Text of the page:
Peru and South America as a whole was not 100% what I envisioned, but not in a bad way.
People are generally friendly and a lot of them don’t speak English, which means we’ve had to use a little Spanish which is good.
The cities are dusty and we’ve both developed a cough (chill out Mum and Nisha, it’s nothing serious!). The soles of my feet cracked in Arequipa and Tuls hands look like “old ladies hands”. They’re also mostly layed out in the same way thanks to the Spanish which can sometimes make them look very similar, but the grid system also makes them easy to navigate.
My favourite so far has probably been Cuzco because it seems to have kept its historical importance and character in tact (in the centre at least), as appose to Puno which you would only ever visit for the floating islands (which themselves are quite a tourist trap). Tul’s favourite (and a close second for me) has been Arequipa, mainly for its climate, but also because of the monastery there. The hostel we stayed in was also nice and the owner was amazing.
There are dogs everywhere in Peru which on the whole look dirty but healthy and happy. It seems to be a dog loving place, which I like.
Cost of living is slightly more than we expected but we’ve learnt to live very cheaply. The price of a Snickers is on average about 8 or 10 times more expensive (about £1) than a non-imported chocolate bar. The food here is not great. Lots of alpaca and other meats, and lots of carbs (potatoes, rice, etc). You can find nice street food (empanadas especially) none of which have made us sick (yet!). ‘Menu completo’s’ which are usually a huge bowl of soup with veg and the main course with rice and chips can be found in markets for about 3.50 soles (less than £1). Peru is very proud of it’s many varieties of potatoes and the chips are delicious.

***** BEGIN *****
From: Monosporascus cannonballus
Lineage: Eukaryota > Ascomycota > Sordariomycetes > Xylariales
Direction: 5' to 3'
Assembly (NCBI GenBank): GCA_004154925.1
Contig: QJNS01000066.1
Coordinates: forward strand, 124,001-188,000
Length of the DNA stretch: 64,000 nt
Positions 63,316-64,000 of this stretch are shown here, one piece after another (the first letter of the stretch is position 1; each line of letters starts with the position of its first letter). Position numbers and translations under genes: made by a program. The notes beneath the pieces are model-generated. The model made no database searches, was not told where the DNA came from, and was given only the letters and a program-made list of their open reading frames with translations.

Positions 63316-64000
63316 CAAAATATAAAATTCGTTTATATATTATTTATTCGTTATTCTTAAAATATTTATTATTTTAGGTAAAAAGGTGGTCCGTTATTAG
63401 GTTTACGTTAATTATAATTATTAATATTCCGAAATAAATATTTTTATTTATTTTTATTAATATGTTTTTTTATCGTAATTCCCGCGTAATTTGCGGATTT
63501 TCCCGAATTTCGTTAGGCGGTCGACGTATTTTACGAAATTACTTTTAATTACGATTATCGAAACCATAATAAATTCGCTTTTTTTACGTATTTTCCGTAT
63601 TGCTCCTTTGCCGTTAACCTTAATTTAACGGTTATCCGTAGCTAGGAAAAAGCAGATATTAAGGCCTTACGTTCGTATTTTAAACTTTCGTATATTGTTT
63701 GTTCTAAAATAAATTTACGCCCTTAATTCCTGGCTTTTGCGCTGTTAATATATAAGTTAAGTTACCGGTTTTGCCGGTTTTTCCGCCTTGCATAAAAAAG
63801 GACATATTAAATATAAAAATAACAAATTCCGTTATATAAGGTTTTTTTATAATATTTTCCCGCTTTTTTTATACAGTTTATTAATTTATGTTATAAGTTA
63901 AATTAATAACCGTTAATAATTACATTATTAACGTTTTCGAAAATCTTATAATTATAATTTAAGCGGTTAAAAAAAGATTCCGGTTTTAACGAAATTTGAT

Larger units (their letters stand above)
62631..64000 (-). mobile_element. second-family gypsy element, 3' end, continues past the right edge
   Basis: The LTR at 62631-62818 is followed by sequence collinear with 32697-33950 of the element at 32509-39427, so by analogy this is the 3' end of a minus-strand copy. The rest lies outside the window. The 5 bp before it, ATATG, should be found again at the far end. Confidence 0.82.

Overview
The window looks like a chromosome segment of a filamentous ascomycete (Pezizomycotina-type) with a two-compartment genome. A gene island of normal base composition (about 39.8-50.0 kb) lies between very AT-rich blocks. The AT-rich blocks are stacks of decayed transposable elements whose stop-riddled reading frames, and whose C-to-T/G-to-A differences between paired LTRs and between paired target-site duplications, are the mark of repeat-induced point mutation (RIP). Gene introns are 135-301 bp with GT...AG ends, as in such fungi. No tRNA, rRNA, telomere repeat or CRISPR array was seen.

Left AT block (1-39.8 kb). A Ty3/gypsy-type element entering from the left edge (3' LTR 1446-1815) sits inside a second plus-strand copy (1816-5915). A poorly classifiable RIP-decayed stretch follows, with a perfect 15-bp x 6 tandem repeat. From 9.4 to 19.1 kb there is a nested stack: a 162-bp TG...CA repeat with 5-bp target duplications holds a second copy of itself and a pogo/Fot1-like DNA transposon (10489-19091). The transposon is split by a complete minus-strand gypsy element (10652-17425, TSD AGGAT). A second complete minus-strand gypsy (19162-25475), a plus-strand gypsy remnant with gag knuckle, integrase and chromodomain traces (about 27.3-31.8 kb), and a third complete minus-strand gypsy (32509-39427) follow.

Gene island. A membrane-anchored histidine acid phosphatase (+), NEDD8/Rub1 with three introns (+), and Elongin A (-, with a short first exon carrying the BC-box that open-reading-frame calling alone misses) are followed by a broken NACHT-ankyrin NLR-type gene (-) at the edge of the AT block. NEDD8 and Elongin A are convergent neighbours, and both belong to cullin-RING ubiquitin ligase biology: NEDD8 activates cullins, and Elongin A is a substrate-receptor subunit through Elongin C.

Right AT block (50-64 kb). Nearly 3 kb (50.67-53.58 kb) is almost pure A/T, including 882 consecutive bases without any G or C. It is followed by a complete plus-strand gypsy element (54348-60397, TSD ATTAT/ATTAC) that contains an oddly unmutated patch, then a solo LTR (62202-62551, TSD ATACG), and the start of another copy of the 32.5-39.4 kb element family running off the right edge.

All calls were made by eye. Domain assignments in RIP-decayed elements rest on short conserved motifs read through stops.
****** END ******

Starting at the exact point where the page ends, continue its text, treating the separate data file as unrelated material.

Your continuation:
Time slips away from you as the days are hot but the sun goes down early and quickly. If there’s mountain near by which it can hide behind you can notice the sun go down almost in seconds. The nights are cold and if you get caught out at sunset with no warm clothes on it can be an uncomfortable walk home.
People are out to make money everywhere but it’s quite easy after a while to say no. Most of the buskers you see in restaurants (and anywhere else you can think of) assume tourists want to hear pan pipe versions of Hey Jude and Lady Madonna (haven’t heard any Stones versions yet unfortunately).
Standard of living seems to drop drastically when you’re out of city centres and beggars are in every town and city. Shoe shiners are very common and sometimes use the shine box to start a conversation and then ask for money. We made a rule not to give to beggars, but both of us have caved once or twice as it’s sometimes too difficult to say no because some people here are clearly struggling.
The kids are cute and seem quite happy, confident and often boisterous.
The buses are very varied in levels of comfort and expense, but the drivers are invariably mental.
All in all I think we will both think very fondly of Peru. Highlights would have to be the Amazon trip and of course the Inca trail. Also, Cusquena malta is our new favourite beer :)